" I felt like it was unjustified from the very beginning; the only question was what grade of homicide was it. So, I am going to ask the court for a significant penalty that reinforces the message that this was wrong," Fisher said. "You heard the defendant at the end of his testimony say he would do the exact same thing over again, so I feel it would be important to reinforce the message that that's the wrong attitude."
The special prosecutor said he was very satisfied with the jury's verdict. Between the investigative grand jury and trial jury, 23 Culpeper County citizens passed judgment in the case, Fisher said.
"F rom the beginning, I hoped this would be a very transparent citizen-based process," he said. "I think at the end I can proudly say that's happened."
Fisher said he would ponder an appropriate sentencing overnight before the jury reconvenes Wednesday at 1 p.m. to make its recommendation on punishment.
"It's going to be important for the court to send a message in this case," he said, adding that prosecuting a law enforcement officer for murder is certainly a rare occurrence. "I wouldn't want to go through it again. But the law is the law — nobody is above the law, nobody is beneath the law and I think it's important that people be held accountable equally."
A civil suit against Harmon-Wright is pending with the family seeking $5.35 million in damages. The suit could be expanded to include the current and past police chiefs for allegedly negligently hiring Harmon-Wright in August 2006 in spite of objections from command staff related to alcohol abuse.
The area around the public entrance to the courthouse bustled with activity Tuesday with passersby and pedestrians enjoying the 70-degree weather and wanting to know if a verdict had yet been reached in the high-profile killing that rocked small-town Culpeper to its core.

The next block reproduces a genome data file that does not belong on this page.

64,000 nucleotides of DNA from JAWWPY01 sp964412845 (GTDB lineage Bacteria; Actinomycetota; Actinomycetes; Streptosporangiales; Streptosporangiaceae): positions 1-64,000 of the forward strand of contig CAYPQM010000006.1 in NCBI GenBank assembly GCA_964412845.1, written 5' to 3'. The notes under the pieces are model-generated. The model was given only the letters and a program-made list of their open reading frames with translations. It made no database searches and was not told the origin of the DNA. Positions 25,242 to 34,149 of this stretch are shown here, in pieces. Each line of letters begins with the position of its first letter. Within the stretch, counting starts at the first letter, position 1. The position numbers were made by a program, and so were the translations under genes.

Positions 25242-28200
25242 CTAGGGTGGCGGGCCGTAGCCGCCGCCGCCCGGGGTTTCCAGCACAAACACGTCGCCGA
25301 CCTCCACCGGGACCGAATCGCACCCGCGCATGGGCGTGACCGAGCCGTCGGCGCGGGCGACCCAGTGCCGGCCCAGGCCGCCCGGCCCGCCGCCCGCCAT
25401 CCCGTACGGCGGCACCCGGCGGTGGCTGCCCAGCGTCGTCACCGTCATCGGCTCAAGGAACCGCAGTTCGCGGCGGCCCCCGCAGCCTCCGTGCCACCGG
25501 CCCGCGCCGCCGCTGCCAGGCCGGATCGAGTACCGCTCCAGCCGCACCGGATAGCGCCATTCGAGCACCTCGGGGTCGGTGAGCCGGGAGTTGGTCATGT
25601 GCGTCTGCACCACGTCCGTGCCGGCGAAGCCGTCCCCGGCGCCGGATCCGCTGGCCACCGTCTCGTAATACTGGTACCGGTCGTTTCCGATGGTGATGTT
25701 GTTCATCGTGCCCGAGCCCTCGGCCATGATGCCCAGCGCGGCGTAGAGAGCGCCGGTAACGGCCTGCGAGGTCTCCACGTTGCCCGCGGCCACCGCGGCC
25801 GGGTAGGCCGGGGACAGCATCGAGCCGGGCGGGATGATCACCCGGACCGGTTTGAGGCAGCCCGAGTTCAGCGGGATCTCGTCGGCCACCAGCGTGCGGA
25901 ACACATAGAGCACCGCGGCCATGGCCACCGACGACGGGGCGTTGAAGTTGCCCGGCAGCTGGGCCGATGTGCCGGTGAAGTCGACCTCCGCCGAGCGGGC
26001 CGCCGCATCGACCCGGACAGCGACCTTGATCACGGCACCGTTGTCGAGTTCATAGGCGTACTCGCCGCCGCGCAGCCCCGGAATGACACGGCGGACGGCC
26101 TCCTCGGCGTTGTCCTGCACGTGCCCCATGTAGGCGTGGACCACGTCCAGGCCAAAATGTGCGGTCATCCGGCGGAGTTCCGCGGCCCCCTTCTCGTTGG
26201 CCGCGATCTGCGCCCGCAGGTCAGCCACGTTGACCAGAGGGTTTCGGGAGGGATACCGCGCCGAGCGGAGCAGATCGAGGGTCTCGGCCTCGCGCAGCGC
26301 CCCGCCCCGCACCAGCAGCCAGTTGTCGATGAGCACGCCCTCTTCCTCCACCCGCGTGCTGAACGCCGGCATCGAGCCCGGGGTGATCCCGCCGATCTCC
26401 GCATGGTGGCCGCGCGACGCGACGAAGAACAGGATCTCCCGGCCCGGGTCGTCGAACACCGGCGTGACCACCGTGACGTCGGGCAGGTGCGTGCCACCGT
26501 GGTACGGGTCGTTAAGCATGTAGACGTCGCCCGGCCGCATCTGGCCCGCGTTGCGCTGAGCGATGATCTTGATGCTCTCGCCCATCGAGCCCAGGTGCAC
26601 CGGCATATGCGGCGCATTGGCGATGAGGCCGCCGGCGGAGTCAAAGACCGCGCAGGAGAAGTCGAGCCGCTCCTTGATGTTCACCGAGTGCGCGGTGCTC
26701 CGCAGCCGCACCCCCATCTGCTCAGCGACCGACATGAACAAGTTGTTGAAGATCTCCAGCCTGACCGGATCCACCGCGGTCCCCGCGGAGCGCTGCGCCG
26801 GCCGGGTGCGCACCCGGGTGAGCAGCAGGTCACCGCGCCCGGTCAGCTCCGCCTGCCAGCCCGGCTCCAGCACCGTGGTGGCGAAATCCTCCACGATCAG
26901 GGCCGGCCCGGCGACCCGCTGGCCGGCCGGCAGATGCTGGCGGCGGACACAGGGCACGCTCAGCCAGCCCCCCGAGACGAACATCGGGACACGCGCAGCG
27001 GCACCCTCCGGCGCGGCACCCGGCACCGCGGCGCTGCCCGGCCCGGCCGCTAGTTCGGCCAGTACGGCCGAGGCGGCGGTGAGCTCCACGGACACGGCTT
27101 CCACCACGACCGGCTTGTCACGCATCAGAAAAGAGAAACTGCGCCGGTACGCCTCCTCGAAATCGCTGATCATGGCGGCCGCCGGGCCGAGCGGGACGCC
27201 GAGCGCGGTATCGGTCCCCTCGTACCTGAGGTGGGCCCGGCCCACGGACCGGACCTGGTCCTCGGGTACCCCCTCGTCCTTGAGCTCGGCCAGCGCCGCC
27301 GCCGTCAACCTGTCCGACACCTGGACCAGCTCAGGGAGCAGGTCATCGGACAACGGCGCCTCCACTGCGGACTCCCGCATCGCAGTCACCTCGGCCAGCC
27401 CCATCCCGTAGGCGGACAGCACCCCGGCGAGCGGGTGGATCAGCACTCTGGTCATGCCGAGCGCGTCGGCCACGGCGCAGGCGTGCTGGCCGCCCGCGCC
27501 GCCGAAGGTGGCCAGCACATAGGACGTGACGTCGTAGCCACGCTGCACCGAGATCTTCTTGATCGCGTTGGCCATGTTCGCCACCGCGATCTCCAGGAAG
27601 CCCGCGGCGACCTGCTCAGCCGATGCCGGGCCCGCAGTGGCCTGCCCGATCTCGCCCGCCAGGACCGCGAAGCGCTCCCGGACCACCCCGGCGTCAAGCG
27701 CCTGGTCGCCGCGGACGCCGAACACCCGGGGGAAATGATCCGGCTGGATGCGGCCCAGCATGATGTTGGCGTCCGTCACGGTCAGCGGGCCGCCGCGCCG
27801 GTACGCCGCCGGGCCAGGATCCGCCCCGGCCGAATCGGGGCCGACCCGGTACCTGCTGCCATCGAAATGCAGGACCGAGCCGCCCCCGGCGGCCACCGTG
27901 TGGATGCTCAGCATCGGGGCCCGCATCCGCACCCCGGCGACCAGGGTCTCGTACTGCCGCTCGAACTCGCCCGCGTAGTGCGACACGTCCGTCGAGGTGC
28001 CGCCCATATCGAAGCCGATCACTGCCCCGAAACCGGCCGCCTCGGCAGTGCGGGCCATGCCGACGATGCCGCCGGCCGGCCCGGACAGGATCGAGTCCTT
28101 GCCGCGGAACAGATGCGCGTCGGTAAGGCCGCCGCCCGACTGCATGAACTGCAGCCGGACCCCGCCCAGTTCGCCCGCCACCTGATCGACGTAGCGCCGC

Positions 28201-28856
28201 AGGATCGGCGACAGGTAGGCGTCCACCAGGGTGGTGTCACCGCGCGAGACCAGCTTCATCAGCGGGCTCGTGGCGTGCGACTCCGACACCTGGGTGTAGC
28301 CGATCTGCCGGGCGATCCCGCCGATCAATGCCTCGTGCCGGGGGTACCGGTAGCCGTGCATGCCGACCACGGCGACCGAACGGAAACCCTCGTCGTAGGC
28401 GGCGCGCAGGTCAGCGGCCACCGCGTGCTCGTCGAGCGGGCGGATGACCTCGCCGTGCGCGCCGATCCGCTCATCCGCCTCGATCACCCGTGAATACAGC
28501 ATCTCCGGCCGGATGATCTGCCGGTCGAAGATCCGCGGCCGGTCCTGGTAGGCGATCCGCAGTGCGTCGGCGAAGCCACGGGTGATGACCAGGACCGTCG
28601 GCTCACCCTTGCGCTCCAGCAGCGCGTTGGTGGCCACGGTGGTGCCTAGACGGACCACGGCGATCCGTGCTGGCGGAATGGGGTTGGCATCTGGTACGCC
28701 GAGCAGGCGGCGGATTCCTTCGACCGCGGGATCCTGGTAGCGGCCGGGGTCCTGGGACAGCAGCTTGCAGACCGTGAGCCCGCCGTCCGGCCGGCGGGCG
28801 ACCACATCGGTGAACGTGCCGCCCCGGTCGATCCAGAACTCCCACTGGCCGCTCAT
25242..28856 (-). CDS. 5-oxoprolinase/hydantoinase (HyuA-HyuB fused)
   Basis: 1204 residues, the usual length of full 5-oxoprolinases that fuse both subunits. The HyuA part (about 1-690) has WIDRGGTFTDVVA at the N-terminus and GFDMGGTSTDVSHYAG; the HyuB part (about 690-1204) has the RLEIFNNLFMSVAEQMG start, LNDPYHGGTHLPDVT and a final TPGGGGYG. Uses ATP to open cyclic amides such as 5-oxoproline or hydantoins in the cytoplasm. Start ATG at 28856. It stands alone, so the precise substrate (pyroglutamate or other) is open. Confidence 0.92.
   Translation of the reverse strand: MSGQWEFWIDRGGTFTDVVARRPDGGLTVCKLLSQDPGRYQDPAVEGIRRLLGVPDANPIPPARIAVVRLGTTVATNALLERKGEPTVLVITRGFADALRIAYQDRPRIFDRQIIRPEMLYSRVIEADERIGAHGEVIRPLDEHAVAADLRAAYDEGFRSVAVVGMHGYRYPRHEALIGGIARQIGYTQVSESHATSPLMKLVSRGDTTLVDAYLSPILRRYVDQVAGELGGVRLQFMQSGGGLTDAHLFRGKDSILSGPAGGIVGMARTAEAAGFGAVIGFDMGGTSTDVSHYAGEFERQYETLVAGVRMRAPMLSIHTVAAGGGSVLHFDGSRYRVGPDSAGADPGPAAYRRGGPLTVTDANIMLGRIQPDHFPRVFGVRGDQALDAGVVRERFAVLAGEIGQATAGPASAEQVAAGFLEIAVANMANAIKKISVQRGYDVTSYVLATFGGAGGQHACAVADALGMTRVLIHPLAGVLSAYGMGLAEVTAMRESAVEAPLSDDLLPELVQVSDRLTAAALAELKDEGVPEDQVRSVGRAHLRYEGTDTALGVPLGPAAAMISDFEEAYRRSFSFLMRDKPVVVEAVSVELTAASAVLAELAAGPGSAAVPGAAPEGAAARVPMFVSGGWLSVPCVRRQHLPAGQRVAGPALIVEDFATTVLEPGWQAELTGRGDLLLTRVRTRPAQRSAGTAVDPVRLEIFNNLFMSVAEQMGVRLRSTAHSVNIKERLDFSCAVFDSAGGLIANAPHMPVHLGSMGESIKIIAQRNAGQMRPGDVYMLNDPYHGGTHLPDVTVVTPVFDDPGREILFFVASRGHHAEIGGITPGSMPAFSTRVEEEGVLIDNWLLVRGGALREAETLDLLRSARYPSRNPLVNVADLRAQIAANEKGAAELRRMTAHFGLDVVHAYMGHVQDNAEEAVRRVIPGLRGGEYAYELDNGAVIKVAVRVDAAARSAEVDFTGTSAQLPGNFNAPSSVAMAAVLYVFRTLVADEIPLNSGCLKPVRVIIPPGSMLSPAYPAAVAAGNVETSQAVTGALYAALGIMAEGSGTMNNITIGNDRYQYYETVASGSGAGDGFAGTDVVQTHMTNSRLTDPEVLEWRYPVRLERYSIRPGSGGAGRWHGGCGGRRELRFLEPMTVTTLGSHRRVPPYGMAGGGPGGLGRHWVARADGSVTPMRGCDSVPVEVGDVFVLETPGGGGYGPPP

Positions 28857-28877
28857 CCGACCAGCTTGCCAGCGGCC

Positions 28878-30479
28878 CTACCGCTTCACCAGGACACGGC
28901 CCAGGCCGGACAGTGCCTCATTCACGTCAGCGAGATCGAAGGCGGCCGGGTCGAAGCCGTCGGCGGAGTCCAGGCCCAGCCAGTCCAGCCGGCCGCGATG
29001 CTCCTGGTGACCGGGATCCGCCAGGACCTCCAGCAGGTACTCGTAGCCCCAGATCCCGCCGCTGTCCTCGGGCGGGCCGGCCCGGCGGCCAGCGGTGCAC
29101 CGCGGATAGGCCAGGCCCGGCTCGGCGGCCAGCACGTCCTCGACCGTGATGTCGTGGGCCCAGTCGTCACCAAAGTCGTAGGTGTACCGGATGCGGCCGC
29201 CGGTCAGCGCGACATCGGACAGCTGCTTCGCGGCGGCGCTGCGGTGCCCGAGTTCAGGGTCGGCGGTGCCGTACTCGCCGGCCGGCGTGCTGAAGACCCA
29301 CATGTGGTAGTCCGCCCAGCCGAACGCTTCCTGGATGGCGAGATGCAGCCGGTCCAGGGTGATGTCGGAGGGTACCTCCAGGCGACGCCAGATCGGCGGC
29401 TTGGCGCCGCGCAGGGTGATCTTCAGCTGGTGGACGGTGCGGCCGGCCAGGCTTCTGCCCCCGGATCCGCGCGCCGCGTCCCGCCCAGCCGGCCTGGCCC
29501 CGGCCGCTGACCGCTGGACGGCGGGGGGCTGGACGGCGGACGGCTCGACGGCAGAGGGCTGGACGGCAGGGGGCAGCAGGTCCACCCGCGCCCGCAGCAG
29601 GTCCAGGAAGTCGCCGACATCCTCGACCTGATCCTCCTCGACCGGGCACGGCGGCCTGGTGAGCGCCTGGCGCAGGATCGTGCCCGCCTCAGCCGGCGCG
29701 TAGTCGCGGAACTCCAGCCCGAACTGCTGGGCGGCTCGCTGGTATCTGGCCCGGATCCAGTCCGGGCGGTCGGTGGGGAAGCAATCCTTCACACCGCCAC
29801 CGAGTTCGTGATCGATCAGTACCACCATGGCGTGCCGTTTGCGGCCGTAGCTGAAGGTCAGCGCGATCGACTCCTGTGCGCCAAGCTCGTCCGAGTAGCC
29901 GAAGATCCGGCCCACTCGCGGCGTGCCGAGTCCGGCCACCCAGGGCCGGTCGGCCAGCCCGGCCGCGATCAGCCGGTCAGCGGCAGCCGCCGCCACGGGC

One man driving by in a medical pharmacy vehicle offered his opinion on the matter.
"I think he might get life," he said of the ex-police officer. "I think he deserves it."
The town of Culpeper issued statements in the case within half and hour of a verdict being reached.
"The trial is over. The jury has spoken. The whole situation is a tragedy that gripped, and in some cases, divided our community," said Culpeper Mayor Chip Coleman, thanking the Virginia State Police for its initial investigation of the shooting that found Harmon-Wright's arm was trapped in the driver's side window of Cook's vehicle, contrary to jury findings.
Coleman said the system worked, acknowledging the work of the grand jury, jury and special prosecutor.
"Now it is time for the healing process," the mayor said in his prepared statement. "The men and women of the Culpeper Police Department are hardworking and should not be judged by the actions of a former officer."
Culpeper Police Chief Chris Jenkins, in the statement, said the outcome of the trial does not change his department's mission.
"We are still devoted to providing the best possible services to our community and in the best way possible," the chief said. "This was a tragedy and a first for our community and this agency. We are all saddened by this event. We hurt, too."
Jenkins, a Culpeper native, thanked all the citizens "who showed their support during this trying time."
"The men and women of your police department stand ready to answer the call," he said.